What Is Aphasia? — Types, Signs, Causes and Treatment

What is Aphasia and what are the causes and types of Aphasia! Learn about Aphasia and how to treat it in children now!

What Is Aphasia

Aphasia is a neurological disorder that makes communicating through language extremely difficult. Sufferers have trouble speaking, reading, writing, and understanding what other people are saying. Some people with aphasia even have trouble with the comprehension of numbers. There are many horrible effects of this lack of communication.

It can be a frustrating time for both the individual with aphasia as well as their group of family and friends. It is important to remember that aphasia is a symptom and not a disease.

Fun fact: “aphasia” comes from the Ancient Greek word for “speechlessness.”

Signs of aphasia:

  • Consistent repetition of words or phrases
  • Inability to pronounce and form words, understand language, read, write, name objects and speak freely
  • Excessive paraphrasing
  • Incoherent speech
  • Use of incomplete sentences

Severity of aphasia

Some cases of aphasia are incredibly severe. They can be so severe that communication is practically impossible. Situations such as these are difficult and, thankfully, rare. Other cases are mild and can be overcome quite easily. Aphasia can affect one small aspect of language or all aspects of language and communication. It is more common for multiple aspects to being impaired but not typical for all aspects of language.

What are the causes?

There are many causes of aphasia. The most common cause is stroke, but other neurological conditions have been linked to this disorder. These conditions include head injury, infection, tumor, and Alzheimer’s disease. Any incident in which the communication areas of the brain are damaged can potentially cause aphasia.

Aphasia is associated with damage to the brain’s language areas, such as Wernicke’s and Broca’s. The language areas are typically in the left hemisphere, but on some rare occasions, they can occur in the brain’s right hemisphere.

What are the main types of aphasia?

There are many classifications of aphasia, and the different subtypes have caused experts to disagree greatly. The current classification system is still not entirely adequate, but the main types of aphasia are as follows: Expressive, Receptive, Anomic, and Global.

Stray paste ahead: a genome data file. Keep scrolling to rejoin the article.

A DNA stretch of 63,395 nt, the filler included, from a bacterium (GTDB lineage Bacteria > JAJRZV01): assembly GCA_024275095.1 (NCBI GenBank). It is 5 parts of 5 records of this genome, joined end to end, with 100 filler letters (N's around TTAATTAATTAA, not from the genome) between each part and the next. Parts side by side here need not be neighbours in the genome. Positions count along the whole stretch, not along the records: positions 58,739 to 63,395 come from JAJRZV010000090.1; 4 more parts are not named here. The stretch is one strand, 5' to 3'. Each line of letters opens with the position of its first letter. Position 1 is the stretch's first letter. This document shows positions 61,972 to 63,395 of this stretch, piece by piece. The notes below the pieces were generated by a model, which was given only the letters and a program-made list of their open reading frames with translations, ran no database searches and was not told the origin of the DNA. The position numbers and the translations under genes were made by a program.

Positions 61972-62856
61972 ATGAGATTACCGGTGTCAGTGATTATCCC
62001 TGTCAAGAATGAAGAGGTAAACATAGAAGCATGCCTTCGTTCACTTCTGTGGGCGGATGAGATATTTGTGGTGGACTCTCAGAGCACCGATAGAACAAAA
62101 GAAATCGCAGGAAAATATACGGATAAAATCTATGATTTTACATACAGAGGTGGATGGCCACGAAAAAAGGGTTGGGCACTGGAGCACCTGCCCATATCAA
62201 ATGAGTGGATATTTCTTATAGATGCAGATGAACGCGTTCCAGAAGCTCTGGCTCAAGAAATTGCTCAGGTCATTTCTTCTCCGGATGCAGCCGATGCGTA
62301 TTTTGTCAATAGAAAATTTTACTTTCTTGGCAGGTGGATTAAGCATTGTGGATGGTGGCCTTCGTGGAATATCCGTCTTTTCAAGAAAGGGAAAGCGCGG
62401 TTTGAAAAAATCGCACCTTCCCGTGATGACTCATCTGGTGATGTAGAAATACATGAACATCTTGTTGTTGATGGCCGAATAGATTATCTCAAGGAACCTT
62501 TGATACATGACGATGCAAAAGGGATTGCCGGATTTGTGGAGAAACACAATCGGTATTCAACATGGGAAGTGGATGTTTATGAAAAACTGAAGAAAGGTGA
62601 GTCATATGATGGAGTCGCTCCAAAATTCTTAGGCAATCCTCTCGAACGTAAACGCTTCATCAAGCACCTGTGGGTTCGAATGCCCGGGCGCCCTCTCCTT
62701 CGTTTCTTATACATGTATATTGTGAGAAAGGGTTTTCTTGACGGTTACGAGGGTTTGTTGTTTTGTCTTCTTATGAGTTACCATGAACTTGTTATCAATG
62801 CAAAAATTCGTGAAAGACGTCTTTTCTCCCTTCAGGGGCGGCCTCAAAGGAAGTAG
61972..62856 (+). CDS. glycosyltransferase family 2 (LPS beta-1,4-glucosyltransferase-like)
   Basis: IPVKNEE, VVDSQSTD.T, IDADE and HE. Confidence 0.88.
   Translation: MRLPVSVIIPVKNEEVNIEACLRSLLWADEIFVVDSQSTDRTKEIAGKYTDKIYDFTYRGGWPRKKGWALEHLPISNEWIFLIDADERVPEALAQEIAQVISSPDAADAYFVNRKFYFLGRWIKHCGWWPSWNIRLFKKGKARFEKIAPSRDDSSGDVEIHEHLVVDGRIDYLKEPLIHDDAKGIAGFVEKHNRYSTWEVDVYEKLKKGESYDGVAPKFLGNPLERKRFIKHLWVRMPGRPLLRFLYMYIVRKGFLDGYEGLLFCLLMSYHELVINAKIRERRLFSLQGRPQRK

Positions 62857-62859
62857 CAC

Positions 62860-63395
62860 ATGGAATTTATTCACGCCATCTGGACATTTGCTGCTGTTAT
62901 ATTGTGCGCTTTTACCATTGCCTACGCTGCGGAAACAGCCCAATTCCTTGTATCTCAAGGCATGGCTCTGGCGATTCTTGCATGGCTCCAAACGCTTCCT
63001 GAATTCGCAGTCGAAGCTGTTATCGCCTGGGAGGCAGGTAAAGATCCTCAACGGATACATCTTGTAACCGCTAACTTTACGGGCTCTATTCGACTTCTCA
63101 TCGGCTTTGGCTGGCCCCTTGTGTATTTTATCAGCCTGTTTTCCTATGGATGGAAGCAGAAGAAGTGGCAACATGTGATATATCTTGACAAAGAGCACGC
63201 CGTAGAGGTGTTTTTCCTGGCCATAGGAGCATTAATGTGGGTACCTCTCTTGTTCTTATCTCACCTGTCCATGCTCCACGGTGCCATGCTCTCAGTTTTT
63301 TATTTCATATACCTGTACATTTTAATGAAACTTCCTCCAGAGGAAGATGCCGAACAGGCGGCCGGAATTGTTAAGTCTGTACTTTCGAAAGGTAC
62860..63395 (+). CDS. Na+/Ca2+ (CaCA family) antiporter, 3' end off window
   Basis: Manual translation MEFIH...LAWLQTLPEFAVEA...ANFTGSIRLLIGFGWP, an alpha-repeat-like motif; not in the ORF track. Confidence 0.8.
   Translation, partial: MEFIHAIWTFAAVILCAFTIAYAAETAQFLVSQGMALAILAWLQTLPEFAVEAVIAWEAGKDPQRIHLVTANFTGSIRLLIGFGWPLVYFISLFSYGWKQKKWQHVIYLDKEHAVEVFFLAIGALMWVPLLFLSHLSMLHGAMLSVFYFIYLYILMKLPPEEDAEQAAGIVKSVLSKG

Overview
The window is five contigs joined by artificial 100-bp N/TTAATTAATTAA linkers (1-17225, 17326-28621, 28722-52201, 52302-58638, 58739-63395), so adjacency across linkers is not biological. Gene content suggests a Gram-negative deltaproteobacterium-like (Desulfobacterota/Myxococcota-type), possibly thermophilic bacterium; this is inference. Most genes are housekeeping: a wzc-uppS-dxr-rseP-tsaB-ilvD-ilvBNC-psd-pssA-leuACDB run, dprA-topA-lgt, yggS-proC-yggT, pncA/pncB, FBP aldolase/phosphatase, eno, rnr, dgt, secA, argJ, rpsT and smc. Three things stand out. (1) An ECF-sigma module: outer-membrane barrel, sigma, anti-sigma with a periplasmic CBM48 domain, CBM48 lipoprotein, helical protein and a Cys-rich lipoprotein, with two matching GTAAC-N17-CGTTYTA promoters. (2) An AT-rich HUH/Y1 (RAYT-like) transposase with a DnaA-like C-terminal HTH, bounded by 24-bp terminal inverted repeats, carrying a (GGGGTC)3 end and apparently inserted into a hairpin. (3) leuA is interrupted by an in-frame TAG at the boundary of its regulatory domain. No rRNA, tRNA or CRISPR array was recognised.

• Expressive aphasia is the loss of language-producing capabilities. People suffering from expressive aphasia know what they want to say but have difficulty saying it or writing it down. They may speak in short sentences, omitting many words. An example would be a person with expressive aphasia saying “go walk” instead of “I want to go for a walk.” The person knows what they want to express, but they don’t know how to express it eloquently. Expressive aphasia is also sometimes called “non-fluent” aphasia.
  • Receptive aphasia is the inability to understand written and spoken language. A person suffering from receptive aphasia can speak normally but has trouble understanding others and trouble with meaningful expression. They will likely speak in sentences that mean nothing and may create new words without meaning. Receptive aphasia is also sometimes called “fluent” aphasia.
  • Anomic aphasia is the inability to remember names and words. A person suffering from anomic aphasia can speak properly but will have trouble remembering key phrases or appropriate words. It’s like having a word on the tip of your tongue constantly. Of all classifications of aphasia, anomic aphasia is the least severe. A person with anomic aphasia will speak in a way that makes sense, but it is typically riddled with empty and meaningless speech.

Global aphasia is a severe form in which the patient cannot read, write, speak or understand speech. Global aphasia is caused by extensive damage to the brain’s language areas. Some people with global aphasia can only use hand gestures and facial expressions to communicate with others. They cannot produce many functional words and understand almost nothing that is said to them. This type of aphasia is devastating.

Is aphasia always an instant symptom, or can it take a while to progress?

Aphasia can, on some occasions, develop slowly. This is usually more common in cases caused by Alzheimer’s disease or by a brain tumor. Since the most common cause of aphasia is stroke, most cases occur suddenly and can shock patients and their families.

Who can get aphasia?

Any person is susceptible to acquiring aphasia. Not even children are immune from this symptom, but most people with aphasia are older. Women are affected by aphasia equally as often as men and people of all nationalities.

How many people suffer from aphasia?

About a million people in the United States suffer from aphasia. That’s around 1 in 272 American people. The National Aphasia Association claims that about 80,000 people acquire aphasia after a stroke a year.

What is the treatment process like?

Aphasia is treated with extensive language therapy adapted to each patient’s needs. Treatment usually involves a speech pathologist working with the patient in recovery. Some patients can recover language skills without treatment, and some go through years of treatment but never fully recover. It is best if patients begin treatment as soon as possible. There is no known “cure” for aphasia.

In recent years, the incorporation of computers in treating aphasia has gained popularity. Computers allow for more intense and effective treatment. Most stroke patients will recover from aphasia within a few months. Anything longer than a few months is problematic, as the patient has little chance of fully recovering.

Communication-based therapy

Communication issues can be a frustrating part of aphasia. Communication-based treatments help the person to convey what they are trying to say via alternate communication. A person with aphasia is encouraged to use language to the best of their ability but is also given the freedom to express themselves through other means.

Impairment based therapy